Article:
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In the final days of last November, the financial sector looked cheap. Their bullish percent index was 16% and with news headlines about recession, sub-prime mortgages and the credit crunch, negative sentiment about them was rampant.
Things are very stretched to the downside here and we are ripe for a snap-back rally.
The Philadelphia Banking Index (BKX) in fact did snap back by 10% - after falling more than 20% from its high in October 2007. This counter trend rally took the financial sector bullish percent index up to 55%. But while profitable, for those that rode it, the rally was fleeting.
Change in Tone
Fast forward to now: The BKX has bounced feebly off the 75 support line 4 times and it is now trying to do so a fifth time. While it may succeed to cling to support and rescue itself from the impending drop, I’m beginning to have my doubts.
That’s because somewhere between then and now, the way financial stocks react to rallies changed fundamentally. They started to act as if they were in a bear market, rather than a bull market. When it came to fall, they did easily but rallies only produced reluctant gains.
Take for example the incredibly low bullish percent reading in mid-January 2008: 5.5%. That should have launched a massive and protracted recovery. While the bounce was significant, 25%+, it petered out below the December rally high. This created a lower high after a lower low. As you can see from the long term chart, the next support level is painfully far away; between the 70-65 range.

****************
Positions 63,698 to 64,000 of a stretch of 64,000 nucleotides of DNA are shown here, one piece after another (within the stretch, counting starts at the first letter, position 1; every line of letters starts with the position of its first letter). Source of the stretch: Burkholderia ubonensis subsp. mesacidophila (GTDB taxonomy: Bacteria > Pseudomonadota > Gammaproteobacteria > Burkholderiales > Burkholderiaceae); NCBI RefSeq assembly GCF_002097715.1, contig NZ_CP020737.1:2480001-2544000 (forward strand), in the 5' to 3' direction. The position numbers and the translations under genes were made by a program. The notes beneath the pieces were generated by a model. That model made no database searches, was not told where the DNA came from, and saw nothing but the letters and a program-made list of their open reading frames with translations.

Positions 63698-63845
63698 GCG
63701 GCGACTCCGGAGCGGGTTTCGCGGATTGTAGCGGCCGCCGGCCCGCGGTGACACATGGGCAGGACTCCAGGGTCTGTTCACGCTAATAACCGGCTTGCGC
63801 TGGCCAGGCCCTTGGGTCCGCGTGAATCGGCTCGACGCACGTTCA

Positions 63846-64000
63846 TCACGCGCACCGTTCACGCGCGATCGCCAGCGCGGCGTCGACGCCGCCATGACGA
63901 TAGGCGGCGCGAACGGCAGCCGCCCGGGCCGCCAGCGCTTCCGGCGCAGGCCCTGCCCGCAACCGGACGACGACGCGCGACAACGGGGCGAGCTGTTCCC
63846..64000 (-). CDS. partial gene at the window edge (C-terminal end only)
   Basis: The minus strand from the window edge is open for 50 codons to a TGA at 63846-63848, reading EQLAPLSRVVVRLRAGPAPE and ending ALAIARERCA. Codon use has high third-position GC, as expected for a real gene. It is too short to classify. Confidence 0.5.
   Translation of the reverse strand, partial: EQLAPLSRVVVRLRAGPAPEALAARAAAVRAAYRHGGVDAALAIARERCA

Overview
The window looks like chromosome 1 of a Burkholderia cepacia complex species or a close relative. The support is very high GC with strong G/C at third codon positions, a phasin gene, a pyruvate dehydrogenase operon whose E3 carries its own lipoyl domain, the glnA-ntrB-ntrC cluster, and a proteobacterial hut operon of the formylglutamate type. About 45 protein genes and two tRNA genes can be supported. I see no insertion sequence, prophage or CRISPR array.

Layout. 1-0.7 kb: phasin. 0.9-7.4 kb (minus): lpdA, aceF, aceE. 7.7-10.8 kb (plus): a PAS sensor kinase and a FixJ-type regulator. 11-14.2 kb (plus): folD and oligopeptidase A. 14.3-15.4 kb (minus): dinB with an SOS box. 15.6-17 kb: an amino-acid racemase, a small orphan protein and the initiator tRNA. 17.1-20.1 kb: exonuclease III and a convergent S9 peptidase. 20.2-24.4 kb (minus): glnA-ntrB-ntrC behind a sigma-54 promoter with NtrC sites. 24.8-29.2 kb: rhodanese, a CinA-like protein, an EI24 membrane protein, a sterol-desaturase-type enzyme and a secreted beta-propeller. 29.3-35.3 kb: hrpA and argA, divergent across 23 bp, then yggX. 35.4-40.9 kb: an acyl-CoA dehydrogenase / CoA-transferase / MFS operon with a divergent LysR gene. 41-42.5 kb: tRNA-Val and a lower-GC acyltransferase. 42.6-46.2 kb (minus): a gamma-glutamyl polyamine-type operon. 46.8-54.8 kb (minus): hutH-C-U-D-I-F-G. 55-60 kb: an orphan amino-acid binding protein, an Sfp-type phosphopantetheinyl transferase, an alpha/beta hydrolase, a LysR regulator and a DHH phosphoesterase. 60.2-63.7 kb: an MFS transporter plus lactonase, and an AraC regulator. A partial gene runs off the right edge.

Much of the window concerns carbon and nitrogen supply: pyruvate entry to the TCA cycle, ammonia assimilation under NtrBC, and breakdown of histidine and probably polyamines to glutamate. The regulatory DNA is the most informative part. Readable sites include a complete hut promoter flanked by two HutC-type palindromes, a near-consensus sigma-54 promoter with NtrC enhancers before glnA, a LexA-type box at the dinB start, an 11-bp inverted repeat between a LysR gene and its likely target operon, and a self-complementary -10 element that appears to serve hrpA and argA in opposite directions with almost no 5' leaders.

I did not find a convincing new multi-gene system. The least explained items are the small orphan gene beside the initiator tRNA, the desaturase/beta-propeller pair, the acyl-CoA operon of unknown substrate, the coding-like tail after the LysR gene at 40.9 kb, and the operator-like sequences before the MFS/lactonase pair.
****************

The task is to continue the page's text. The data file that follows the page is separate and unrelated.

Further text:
In fact, we could argue that the financial sector’s tone changed sometime in mid 2007. The BKX itself fall below its long term moving average (200 day) - transitioning quickly from Stan Weinstein’s Stage 3 to Stage 4. Then if that wasn’t enough, the bullish percent corrections where no longer limited to the shallow retracements to 50-60% as before:
So now as everyone is watching this sector flop around the 75 line, I have my doubts that it will be able to hold support. Primarily based on the relative weakness of the sector and based on the relative high reading of the bullish percent index:
At just below 50%, the bullish percent index could potentially fall to 10% or less before we see another counter trend rally. And that would mean that the index itself would invariably have to fall well below the support line.
But this itself isn’t as significant as the portent this has for the general market. Financial stocks, are after all, one of the most important sectors. Their health (or lack thereof) is vital for the stock market. No major bull market can be launched and no significant rally sustained without the participation or leadership the financial stocks.
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